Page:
Lament for Tyre
Describes the beauty and wealth of Tyre. Ezekiel 27:1-9.
Tyre’s army was made up of many nations. Ezekiel 27:10-11.
The splendour of Tyre’s commerce. Ezekiel 27:12-25.
The time is coming when all who praised her will despise her. Ezekiel 27:26-36.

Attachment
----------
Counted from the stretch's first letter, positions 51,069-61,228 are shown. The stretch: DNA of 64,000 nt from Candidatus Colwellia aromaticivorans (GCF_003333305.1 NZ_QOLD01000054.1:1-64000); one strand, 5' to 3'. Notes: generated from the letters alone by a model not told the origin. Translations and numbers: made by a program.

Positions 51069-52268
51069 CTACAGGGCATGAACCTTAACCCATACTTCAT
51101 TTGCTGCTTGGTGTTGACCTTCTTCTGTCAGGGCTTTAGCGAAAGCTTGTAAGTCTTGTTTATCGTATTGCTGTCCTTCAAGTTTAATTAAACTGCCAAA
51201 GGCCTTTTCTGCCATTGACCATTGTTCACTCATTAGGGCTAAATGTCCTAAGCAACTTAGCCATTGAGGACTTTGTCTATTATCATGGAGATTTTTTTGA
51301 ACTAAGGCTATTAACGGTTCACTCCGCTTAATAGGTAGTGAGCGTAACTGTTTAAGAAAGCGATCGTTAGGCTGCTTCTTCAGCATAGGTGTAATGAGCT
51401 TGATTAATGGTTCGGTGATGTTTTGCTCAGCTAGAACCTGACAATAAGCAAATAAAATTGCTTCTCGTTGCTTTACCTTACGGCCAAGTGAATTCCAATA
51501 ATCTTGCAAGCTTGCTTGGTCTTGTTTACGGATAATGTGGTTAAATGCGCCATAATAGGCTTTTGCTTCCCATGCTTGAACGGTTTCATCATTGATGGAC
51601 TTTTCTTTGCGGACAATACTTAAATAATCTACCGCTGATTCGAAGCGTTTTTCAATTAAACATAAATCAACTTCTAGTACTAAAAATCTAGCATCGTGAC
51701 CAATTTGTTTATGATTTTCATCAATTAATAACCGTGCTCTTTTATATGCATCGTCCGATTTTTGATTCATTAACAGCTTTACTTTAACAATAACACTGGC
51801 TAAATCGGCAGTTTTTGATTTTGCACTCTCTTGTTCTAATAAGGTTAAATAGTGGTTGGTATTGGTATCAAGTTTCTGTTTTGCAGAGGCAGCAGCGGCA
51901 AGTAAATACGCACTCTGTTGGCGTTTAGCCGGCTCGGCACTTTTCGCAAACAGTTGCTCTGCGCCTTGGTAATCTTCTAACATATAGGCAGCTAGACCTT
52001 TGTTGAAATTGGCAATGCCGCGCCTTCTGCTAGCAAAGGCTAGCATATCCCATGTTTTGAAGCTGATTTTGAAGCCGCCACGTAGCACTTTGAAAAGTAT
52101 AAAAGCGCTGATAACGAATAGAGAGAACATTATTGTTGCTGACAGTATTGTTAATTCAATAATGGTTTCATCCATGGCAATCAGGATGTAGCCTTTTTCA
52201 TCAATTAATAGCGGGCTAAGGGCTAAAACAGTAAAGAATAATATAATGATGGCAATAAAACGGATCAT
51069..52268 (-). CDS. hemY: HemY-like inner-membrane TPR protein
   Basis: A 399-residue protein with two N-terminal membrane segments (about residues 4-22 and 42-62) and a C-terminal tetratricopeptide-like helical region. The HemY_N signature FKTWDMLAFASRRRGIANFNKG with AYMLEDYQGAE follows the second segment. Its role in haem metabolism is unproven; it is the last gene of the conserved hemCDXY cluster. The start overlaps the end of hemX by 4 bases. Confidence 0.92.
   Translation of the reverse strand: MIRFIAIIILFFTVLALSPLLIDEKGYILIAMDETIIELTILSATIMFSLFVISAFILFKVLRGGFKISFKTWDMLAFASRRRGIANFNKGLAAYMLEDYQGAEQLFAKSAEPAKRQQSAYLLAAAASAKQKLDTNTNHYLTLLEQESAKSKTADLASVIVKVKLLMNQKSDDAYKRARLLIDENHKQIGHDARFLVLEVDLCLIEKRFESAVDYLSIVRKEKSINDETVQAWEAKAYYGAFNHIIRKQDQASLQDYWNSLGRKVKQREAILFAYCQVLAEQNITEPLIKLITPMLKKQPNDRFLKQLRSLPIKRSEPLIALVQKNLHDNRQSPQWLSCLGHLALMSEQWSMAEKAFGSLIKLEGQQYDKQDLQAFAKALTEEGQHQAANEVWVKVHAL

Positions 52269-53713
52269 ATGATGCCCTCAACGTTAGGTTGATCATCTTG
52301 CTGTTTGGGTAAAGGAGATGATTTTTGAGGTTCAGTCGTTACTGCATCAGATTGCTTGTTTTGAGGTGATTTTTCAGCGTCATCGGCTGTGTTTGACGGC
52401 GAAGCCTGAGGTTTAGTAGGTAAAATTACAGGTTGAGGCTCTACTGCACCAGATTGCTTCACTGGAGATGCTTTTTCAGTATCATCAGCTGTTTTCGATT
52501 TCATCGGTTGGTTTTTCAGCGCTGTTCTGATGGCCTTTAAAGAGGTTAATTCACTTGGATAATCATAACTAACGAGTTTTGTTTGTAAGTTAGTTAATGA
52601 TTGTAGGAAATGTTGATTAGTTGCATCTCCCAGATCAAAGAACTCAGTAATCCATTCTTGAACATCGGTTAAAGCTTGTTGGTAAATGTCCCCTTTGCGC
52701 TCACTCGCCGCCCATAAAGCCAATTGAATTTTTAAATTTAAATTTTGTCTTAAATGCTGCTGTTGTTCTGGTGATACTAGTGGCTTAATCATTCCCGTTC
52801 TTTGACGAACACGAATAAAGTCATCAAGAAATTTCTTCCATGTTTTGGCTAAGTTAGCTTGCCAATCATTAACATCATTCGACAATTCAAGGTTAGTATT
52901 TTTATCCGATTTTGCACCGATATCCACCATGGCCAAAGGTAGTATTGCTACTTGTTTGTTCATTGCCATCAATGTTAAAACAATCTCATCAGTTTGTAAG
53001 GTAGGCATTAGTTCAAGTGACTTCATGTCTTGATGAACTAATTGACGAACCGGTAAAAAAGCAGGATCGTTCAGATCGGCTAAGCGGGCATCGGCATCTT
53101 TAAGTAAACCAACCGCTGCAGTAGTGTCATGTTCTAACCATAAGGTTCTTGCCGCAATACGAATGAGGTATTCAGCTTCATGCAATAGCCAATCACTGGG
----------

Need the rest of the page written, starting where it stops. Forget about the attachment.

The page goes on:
‘The word of the LORD came to me: ‘Son of man, take up a lament concerning Tyre. Say to Tyre, situated at the gateway to the sea, merchant of peoples on many coasts, ‘This is what the Sovereign LORD says: ‘You say, Tyre, ‘I am perfect in beauty.’ Your domain was on the high seas; your builders brought your beauty to perfection. They made all your timbers of juniper from Senir; they took a cedar from Lebanon to make a mast for you. Of oaks from Bashan they made your oars; of cypress wood from the coasts of Cyprus they made your deck, adorned with ivory. Fine embroidered linen from Egypt was your sail and served as your banner; your awnings were of blue and purple from the coasts of Elishah. Men of Sidon and Arvad were your oarsmen; your skilled men, Tyre, were aboard as your sailors. Veteran craftsmen of Byblos were on board as shipwrights to caulk your seams. All the ships of the sea and their sailors came alongside to trade for your wares. ‘Men of Persia, Lydia and Put served as soldiers in your army. They hung their shields and helmets on your walls, bringing you splendour. Men of Arvad and Helek guarded your walls on every side; men of Gammad were in your towers. They hung their shields around your walls; they brought your beauty to perfection. ‘Tarshish did business with you because of your great wealth of goods; they exchanged silver, iron, tin and lead for your merchandise. ‘Greece, Tubal and Meshek did business with you; they traded human beings and articles of bronze for your wares. ‘Men of Beth Togarmah exchanged chariot horses, cavalry horses and mules for your merchandise. ‘The men of Rhodes traded with you, and many coastlands were your customers; they paid you with ivory tusks and ebony. ‘Aram did business with you because of your many products; they exchanged turquoise, purple fabric, embroidered work, fine linen, coral and rubies for your merchandise. ‘Judah and Israel traded with you; they exchanged wheat from Minnith and confections, honey, olive oil and balm for your wares. ‘Damascus did business with you because of your many products and great wealth of goods. They offered wine from Helbon, wool from Zahar and casks of wine from Izal in exchange for your wares: wrought iron, cassia and calamus. ‘Dedan traded in saddle blankets with you. ‘Arabia and all the princes of Kedar were your customers; they did business with you in lambs, rams and goats. ‘The merchants of Sheba and Raamah traded with you; for your merchandise they exchanged the finest of all kinds of spices and precious stones, and gold. ‘Harran, Kanneh and Eden and merchants of Sheba, Ashur and Kilmad traded with you. In your marketplace they traded with you beautiful garments, blue fabric, embroidered work and multi-coloured rugs with cords twisted and tightly knotted. ‘The ships of Tarshish serve as carriers for your wares. You are filled with heavy cargo as you sail the sea. Your oarsmen take you out to the high seas. But the east wind will break you to pieces far out at sea. Your wealth, merchandise and wares, your mariners, sailors and shipwrights, your merchants and all your soldiers, and everyone else on board will sink into the heart of the sea on the day of your shipwreck. The shore lands will quake when your sailors cry out. All who handle the oars will abandon their ships; the mariners and all the sailors will stand on the shore. They will raise their voice and cry bitterly over you; they will sprinkle dust on their heads and roll in ashes. They will shave their heads because of you and will put on sackcloth. They will weep over you with anguish of soul and with bitter mourning. As they wail and mourn over you, they will take up a lament concerning you: ‘Who was ever silenced like Tyre, surrounded by the sea?’ When your merchandise went out on the seas, you satisfied many nations; with your great wealth and your wares you enriched the kings of the earth. Now you are shattered by the sea in the depths of the waters; your wares and all your company have gone down with you. All who live in the coastlands are appalled at you; their kings shudder with horror and their faces are distorted with fear. The merchants among the nations scoff at you; you have come to a horrible end and will be no more.’ Ezekiel 27:1-36